Whether one agrees or not with the current policy of sending US ships into harms way, one thing should never be questioned; is the respect for the men and women that stand aboard those ships. Let alone their families which they leave behind, sometimes in a communications “black out” condition.
Currently there are 4 destroyers along with other naval assets being moved into what can only be perceived as “harm’s way.” The destroyers are what delivers or, what one considers the “missile” contingency of the battle group. (please pardon my clumsy attempt at the correct terminology)
Personally, I have been aboard one of these vessels. In particular The USS McFaul (DDG-74). One can not fully understand nor, can I express through words, the humility as well as the respect that grasped me once the full understanding of just what is at stake, for both those on board, as well as those that have to face her once she’s “on the ready.”
Only until I walked on and below her decks did the overwhelming presence of seriousness and humility envelope me. Words just can’t describe what I felt aboard a vessel that’s only purpose is to make manifest to any and all before her, what her commissioned status signifies. i.e., Destroyer.
When that realization hit me, especially while I was actually below deck knowing her armament to carry it out was only inches out of my reach, all I can say is, I was left feeling humbled. I wish I had the words or phrases as to put it into a more complete picture. However, I just don’t. For me, only being there can one truly understand what I’m trying to convey.
It’s just something that once you comprehend the utter seriousness on why the vessel was built, commissioned, and then manned to carry out her reasons to be at sea, does something unexpectedly serious in nature grip you. At least that’s what it was with me.
Moving these ships along with the men and women that man her is something I personally am grateful for not having to make such calls. When they are made, regardless of who makes the call, the weight of the world is, and should, be on their shoulders.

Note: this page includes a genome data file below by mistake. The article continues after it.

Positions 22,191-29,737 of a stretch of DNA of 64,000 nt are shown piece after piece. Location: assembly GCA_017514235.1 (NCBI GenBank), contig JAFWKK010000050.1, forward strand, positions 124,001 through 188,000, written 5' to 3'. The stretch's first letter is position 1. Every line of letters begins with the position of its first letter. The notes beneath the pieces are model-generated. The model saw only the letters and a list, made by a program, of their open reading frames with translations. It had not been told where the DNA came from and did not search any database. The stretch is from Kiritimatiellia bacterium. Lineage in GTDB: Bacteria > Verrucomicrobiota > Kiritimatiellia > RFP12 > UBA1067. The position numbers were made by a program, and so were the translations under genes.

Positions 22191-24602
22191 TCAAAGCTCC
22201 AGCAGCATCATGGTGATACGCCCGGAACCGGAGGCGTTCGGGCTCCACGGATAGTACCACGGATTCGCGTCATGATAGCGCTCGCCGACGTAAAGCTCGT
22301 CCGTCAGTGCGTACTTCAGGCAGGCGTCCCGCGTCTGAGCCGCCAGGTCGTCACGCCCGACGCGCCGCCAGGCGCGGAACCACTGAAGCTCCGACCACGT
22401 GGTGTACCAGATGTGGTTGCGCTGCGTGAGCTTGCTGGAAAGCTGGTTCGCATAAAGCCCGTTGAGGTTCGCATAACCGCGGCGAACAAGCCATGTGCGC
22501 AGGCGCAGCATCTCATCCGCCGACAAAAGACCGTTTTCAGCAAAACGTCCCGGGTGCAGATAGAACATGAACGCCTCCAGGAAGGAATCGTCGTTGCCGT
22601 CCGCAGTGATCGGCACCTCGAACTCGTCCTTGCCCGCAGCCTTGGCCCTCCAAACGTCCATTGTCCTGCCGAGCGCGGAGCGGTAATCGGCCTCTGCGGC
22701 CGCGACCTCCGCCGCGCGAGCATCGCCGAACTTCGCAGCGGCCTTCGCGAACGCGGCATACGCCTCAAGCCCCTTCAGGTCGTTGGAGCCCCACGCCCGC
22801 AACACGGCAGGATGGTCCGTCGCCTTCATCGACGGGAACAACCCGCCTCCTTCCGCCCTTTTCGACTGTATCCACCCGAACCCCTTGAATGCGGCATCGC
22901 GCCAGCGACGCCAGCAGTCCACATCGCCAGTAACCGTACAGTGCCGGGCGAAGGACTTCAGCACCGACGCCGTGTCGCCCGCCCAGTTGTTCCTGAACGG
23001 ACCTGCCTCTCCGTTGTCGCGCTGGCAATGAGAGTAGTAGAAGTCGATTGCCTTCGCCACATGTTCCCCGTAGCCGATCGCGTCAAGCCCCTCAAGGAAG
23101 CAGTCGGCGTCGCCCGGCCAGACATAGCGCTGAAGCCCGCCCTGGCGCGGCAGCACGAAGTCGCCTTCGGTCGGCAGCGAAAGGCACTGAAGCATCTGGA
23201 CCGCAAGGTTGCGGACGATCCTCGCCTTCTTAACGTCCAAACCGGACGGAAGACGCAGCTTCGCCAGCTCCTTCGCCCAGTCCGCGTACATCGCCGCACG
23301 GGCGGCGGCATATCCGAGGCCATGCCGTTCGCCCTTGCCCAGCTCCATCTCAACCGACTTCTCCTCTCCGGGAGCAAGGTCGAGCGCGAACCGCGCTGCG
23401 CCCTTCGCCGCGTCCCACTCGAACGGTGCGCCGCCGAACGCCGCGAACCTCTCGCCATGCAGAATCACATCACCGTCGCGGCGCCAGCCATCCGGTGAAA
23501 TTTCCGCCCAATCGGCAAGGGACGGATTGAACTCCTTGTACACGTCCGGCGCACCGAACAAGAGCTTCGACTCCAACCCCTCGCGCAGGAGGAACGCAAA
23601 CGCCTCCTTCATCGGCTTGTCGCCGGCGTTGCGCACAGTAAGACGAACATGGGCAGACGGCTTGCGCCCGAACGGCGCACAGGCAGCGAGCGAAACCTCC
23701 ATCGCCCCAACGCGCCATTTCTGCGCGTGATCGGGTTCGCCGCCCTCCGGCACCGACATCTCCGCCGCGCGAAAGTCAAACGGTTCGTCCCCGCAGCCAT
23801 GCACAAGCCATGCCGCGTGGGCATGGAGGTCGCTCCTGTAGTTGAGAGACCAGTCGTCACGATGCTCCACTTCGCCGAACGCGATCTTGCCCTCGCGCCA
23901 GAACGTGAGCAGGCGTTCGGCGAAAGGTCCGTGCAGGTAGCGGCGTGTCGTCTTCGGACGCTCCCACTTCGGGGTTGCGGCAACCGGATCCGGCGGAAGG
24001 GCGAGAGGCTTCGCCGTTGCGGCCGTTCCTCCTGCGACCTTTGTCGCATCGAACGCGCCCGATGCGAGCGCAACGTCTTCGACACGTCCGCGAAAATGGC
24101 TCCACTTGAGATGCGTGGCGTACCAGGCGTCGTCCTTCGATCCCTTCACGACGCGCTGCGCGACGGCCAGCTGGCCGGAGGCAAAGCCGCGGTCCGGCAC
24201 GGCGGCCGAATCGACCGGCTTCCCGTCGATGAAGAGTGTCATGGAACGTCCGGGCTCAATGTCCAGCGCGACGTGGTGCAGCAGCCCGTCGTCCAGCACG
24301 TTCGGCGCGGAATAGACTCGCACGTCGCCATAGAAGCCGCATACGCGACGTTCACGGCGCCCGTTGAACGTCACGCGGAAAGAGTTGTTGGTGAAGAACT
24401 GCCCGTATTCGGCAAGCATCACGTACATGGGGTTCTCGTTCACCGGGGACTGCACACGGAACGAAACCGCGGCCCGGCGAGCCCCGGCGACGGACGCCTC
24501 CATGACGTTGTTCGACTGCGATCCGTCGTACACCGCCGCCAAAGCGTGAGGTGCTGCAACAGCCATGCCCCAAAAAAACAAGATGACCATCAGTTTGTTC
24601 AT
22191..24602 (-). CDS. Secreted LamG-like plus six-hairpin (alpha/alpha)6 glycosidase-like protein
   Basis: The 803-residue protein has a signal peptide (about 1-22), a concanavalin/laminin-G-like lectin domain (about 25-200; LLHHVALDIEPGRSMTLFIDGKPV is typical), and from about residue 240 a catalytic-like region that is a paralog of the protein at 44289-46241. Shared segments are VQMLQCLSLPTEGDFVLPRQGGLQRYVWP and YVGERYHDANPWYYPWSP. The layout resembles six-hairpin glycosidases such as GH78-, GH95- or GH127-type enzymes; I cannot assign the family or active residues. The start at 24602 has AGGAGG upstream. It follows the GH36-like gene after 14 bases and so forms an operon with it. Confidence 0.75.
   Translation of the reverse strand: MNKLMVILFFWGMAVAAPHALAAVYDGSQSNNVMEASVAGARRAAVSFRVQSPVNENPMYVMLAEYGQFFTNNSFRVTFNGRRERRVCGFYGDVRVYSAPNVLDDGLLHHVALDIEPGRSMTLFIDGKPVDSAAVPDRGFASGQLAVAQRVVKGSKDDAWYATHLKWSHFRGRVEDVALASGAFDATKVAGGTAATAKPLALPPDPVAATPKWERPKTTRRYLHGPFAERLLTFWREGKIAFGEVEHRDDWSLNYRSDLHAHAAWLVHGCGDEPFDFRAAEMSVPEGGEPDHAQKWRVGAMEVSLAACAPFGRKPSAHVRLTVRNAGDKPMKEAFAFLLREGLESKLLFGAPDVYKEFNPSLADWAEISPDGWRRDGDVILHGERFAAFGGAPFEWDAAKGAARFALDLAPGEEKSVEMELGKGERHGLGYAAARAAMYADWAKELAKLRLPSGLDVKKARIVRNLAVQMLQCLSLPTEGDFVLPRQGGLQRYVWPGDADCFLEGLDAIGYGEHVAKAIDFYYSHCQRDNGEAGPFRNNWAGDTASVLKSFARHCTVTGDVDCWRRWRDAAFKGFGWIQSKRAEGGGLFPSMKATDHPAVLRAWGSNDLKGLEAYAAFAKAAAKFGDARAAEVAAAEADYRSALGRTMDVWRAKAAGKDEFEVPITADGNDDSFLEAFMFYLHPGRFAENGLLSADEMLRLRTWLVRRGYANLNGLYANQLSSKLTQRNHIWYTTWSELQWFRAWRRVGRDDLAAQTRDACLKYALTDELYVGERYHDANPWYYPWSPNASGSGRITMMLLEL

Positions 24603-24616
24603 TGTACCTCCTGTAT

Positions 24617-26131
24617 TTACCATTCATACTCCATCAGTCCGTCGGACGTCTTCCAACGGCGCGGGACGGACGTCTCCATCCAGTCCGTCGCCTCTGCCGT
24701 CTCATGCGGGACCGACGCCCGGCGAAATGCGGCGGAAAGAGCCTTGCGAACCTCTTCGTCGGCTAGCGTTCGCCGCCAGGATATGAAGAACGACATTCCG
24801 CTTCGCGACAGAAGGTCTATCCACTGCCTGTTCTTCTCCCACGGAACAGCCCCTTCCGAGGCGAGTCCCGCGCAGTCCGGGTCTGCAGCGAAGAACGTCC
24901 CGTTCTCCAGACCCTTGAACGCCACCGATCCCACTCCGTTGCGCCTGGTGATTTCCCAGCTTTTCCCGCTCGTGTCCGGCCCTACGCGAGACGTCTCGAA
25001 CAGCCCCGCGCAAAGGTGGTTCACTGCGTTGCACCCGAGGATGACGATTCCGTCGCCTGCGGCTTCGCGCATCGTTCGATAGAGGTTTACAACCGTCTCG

I hope what ever the decision – is the correct one. Regardless whether I agree with it at the time or not.
On another note. I had the luxury of this experience when the US NAVY had a display in Boston Harbor a few years back. They bring ships in an atmosphere of “Meet The Fleet” type event.
One of the interesting things that happens aboard many of the ships, is the crew will set up some makeshift tables and sell souvenirs. They in turn use the proceeds to fund crew related activities that may not be covered under normal procurement.
On the McFaul they had a table of coffee cups used on the ship (all new). Some were blank while others were marked with special designation for certain crew members. i.e., Captain, First Officer, etc. There are very few of the designated type usually available. (They’re not only prized by civilians, but by the crew themselves.) However, I noticed one with the designation FCO. Personally I’m a huge coffee drinker and love these type of heavy porcelain mugs. So I thought maybe I should buy one.
So I picked it up and asked. “It says here Fire Chief Officer. Is that the person responsible for putting out fires on the ship?” The answer came back, “No. That’s the person in charge of launching the missiles aboard the ship.”
Before I looked to see how much I blurted out, “I’ll take this one please!”
At that point I cared less if it cost as much as a Buick®.
I wasn’t leaving without it!
© 2013 Mark St.Cyr